Last Friday we woke up in the Laurels section of Pennsylvania in the tiny town of Confluence, PA. We had gone there to spend the weekend with dear friends. Before getting out of bed, we turned on the Today Show, (just as we do every morning) and learned that there had been an earthquake and tsunami in Northern Japan. Our son is studying this year at University of Tokyo. We were to say the least concerned. While he hadn't sent us an email he had posted on Facebook what his experience of the quake was in Tokyo. Being the twenty-one year old male that his is and at the time not realizing the extent of the damage north of him he didn't bother to email us until 12 hours later. Needless to say once we expressed our concern and he had heard from his friends that their parents were also concerned, he has stayed in contact since then.
After breakfast we decided to visit the Johnstown Flood National Park. On the way, we saw signs for the Flight 93 memorial and went to take a look. Right now phase one of the memorial construction is underway. The current viewing area is on top of a hill, an old strip mined surface in fact. As the day was cloudy and snowy, we could just make out the flag marking the crater from the crash. In an old corrugated and cold building on the site are displays describing the events and providing pictures. Probably most powerful for me were the notebooks containing pictures and short biographies of the 40 crew and passengers on the flight. These were ordinary people who had gotten up in the morning, proceeded with their daily routines, boarded a plane and expected to get off after an uneventful flight across the country.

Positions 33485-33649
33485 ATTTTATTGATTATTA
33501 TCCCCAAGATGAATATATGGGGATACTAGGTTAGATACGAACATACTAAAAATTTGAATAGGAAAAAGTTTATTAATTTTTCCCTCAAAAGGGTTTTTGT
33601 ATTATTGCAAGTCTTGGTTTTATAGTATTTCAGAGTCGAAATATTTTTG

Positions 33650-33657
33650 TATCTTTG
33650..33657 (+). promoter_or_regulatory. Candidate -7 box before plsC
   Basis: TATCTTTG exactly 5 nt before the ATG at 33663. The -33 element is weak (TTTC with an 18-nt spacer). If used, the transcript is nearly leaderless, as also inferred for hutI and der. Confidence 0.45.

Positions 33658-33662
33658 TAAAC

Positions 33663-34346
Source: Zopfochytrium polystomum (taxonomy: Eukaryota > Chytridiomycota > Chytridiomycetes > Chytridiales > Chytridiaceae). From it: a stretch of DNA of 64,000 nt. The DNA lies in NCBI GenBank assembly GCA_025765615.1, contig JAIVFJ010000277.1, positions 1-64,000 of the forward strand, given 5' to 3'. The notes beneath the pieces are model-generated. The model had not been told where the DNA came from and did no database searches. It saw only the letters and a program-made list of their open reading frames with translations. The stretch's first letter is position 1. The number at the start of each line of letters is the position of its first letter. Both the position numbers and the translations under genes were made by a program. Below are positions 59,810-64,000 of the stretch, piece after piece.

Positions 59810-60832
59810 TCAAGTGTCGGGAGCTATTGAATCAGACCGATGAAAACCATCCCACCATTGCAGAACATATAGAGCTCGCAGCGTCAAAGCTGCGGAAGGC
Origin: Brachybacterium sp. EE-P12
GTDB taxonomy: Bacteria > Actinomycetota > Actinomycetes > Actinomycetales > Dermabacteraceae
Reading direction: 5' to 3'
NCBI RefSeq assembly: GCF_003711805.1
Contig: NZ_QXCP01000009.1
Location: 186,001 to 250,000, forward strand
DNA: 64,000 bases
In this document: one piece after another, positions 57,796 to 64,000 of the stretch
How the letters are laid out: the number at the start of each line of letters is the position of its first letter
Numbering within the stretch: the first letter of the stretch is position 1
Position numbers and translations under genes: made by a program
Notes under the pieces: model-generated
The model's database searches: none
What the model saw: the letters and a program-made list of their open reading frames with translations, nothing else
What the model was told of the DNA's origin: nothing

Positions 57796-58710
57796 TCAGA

The Johnstown Flood National Park visitor center tells another tale of people getting up, greeting neighbors, opening shops and looking forward to an ordinary day in a bustling city. The visitor center has an excellent movie that captures this sense of unknown foreboding as the day proceeds. Then in slow motion, black and white film the devastating flood is re-enacted and the power of water is apparent. This lake behind a dam where the rich from Pittsburgh came to recreate and relax became an unfeeling force for destruction. The death toll was 2209 and is the third highest civilian death toll behind the Galvestan Hurricane and 9/11. 2209 people didn't come home, thousands others lost everything and had no homes to return to.
Last Friday, the people of the Tohoku Region of Japan were well into their day when the 9.0 earthquake hit. Within all too short a time the quake was followed by the tsunami. As everyone who has seen the images knows, the waves were implacable and powerful. You were either on high enough ground or you weren't. And now hundreds of thousands are without homes, thousands are missing and thousands are dead.
We finished our day (having spoken with our son via email) thinking about the things each of these events have in common and the ways in which we take for granted that when we wake up, we will return at the end of the day to our homes, our families, our beds. How much of who we are depends on that routine.